I wanted to give something to the U.S. side and I was like, let’s just launch mosquito services and we launched it just under Weed Man. We didn’t do a sub-brand on it. For us to really push the brand in the digital space, we needed to create a brand that people can say, ‘Oh, they do mosquito services.’ With Weed Man, it’s a stretch for lawn care, let alone mosquito services. We needed to rebrand at the following annual conference. It was a home run. Best thing we’ve ever done.

Now we need to have our franchisees focus on it like it is a separate brand, although it’s it is part of it. We need them to truly focus because there are huge opportunities in this space. For us to dominate in this space, we need to really pay attention. I think we’ve got the message across and we’re starting to see traction on it. We’ll finish the year off at approximately $10 million on mosquito services. But we’re not where I want it to be. I was expecting to be at minimum at $14 million. I really wanted $18 million, but we fell short of that. But we’re on our way. I think we did a lot of push at the conference. So I think a lot of people are going to be aligned.

Where do you see the TurfBot brand expanding in the near future?

TurfBot is a little bit different. We are in ten markets. TurfBot is an add-on to Weed Man, but it is separate, so they’re buying a separate brand. With TurfBot, we’re not just promoting a brand. We’re promoting a whole new way to do something. It’s taken off in Europe but not in North America.

For us there are two reasons why we got into this. The environmental story behind it is good. With the push of society going from gas to electric, robotics is becoming a bigger thing. It’s coming, but to be on the cutting-edge, leading it, it’s a lot. Robotics is different. Mowing is not new, but definitely robotics doing the mowing.

And the other reason we did it is to reduce labor and we’ve not attained that. The technology’s not quite there where it can truly replace a human. You still need a lot of human interaction. Robot gets stuck. Robot falls off the curb. Robot gets stolen. Robot stops going back to the center to get charged so you’re continuously needing to send somebody to go and make sure the robot’s okay. That is not really our goal. We feel like the technology isn’t quite where it needs to be. We think it’s going to get there. It’s just going to be a slower grind for us to get there.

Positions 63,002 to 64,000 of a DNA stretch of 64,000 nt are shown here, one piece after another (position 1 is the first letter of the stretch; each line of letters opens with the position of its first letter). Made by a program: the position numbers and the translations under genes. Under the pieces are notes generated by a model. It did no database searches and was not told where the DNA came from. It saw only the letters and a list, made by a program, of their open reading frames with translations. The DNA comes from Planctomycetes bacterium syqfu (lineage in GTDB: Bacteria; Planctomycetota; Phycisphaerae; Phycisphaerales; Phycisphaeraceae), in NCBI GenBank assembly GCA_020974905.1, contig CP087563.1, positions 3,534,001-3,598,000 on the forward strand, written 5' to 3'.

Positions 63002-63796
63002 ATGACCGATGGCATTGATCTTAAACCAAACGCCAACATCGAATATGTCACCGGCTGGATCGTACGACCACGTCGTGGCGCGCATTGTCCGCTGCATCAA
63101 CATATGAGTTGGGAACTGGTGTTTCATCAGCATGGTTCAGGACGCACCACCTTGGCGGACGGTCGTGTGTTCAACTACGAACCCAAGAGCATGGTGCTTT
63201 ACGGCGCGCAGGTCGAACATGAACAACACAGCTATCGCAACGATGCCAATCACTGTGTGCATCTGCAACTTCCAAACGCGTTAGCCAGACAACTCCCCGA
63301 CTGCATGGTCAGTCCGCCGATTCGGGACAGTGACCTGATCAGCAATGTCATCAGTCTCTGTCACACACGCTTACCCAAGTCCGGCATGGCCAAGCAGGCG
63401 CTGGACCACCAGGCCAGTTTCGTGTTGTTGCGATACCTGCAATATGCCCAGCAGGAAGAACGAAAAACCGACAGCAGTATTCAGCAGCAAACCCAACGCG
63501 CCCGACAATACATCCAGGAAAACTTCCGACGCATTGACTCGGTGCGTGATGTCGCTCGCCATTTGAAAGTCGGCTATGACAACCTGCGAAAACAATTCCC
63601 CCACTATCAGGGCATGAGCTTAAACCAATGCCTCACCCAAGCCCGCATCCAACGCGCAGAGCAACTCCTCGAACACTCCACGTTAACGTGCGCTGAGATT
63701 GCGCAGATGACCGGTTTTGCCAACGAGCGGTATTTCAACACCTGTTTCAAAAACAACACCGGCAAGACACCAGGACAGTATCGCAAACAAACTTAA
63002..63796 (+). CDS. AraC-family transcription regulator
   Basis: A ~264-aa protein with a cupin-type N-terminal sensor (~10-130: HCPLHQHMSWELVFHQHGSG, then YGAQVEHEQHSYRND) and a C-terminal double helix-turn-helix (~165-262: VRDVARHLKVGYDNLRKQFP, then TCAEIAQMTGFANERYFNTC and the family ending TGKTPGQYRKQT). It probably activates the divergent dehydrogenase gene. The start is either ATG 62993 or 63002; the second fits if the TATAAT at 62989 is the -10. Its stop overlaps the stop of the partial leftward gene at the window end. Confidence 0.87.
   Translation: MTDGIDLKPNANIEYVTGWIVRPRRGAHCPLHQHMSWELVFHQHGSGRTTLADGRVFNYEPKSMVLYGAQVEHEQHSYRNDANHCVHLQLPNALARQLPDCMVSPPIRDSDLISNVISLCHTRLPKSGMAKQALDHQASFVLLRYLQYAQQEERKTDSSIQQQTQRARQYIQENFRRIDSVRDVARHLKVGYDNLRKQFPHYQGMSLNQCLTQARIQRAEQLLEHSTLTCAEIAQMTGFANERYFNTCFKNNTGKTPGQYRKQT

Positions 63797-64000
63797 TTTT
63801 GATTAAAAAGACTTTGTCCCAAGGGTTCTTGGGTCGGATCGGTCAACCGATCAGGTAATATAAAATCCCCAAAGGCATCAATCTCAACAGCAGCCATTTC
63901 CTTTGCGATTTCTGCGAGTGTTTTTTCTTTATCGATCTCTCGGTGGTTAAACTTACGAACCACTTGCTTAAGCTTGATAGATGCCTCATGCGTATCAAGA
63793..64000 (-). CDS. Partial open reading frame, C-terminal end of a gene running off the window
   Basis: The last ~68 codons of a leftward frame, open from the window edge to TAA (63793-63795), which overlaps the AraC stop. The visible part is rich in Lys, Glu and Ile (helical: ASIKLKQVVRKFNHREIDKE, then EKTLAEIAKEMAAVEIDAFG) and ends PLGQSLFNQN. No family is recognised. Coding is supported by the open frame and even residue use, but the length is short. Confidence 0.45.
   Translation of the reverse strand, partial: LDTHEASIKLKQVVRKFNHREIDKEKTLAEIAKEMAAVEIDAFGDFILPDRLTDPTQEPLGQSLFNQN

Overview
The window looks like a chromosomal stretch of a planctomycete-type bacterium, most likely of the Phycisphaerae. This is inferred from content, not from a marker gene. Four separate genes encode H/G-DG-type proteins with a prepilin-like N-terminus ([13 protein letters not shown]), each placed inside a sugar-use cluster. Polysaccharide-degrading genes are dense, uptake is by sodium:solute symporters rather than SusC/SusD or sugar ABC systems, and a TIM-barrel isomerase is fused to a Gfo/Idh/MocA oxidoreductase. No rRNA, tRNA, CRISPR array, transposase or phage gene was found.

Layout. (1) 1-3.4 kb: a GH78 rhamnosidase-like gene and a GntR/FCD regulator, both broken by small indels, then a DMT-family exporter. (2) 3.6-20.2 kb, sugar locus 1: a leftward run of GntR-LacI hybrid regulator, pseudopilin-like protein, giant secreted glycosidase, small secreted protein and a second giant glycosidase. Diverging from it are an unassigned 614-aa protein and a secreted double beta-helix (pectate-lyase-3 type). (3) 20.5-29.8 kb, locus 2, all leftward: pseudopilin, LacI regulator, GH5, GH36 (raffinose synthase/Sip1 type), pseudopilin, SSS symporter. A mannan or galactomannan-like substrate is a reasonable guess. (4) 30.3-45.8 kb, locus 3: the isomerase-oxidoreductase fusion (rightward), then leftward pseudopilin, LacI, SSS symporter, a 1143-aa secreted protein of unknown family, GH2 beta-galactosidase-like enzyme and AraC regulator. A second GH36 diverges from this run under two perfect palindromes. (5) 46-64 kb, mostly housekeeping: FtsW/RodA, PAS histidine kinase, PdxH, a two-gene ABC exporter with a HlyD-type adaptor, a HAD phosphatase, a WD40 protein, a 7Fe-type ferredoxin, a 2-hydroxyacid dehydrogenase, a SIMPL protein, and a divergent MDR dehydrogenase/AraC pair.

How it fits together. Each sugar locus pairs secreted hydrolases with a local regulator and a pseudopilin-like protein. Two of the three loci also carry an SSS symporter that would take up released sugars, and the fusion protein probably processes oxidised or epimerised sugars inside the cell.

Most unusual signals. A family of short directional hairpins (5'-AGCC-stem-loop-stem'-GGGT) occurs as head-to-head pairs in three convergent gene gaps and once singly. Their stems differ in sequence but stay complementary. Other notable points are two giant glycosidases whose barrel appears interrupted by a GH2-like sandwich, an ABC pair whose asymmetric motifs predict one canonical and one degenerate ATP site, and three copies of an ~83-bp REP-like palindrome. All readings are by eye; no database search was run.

We are opening up a call center to help our franchisees so they can focus on the technical side and just have somebody really check on the robots and service the customer. We’ll take care of the marketing side for them. We’re hoping that’s going to help really push us to where we want to go.

We had budgeted about just over 1,000 mowers and we got about 700 mowers, so it wasn’t a catastrophe. But it wasn’t where we wanted to be. When there’s a bar, I never like to be under it. I like to be over it. And so, for me, it wasn’t a home run; it’s probably a second base hit. We’ll continue to refine work with our suppliers, which is Husqvarna right now, and look for other alternatives in the space.

What advice would you give to others trying to grow a successful business?

Surround yourself with good people is number one. As you grow a business, you don’t want to be a one-hit wonder, so when you find something that works well, make it a procedure. Create a process behind it, so that you’re able to repeat it and then once you got it, then it allows you to now train other people because it’s a process. A lot of people they start a business and they’ll dabble.

Dabbling is not a sustainable thing and our industry has a lot of dabblers. You see guys or women that get to a certain size in their business and they’re stuck. They can’t grow beyond that because they haven’t stepped back and proceduralized what they know how to do so the business is all about them. They’re the salesperson. They’re the customer relations person. They got to be involved in everything. There’s nothing that can happen that they can’t be involved in. That limits your growth.

I would say surround yourself with good people and work very diligently on when you do something and it’s right, and you’re able to repeat it. Then proceduralize it so then you can hand it off to somebody and the day-to-day doesn’t fall on you all the time.

This article was published in the March/April issue of the magazine. To read more stories from The Edge magazine, click here to subscribe to the digital edition.

Jill Odom

Jill Odom is the senior content manager for NALP.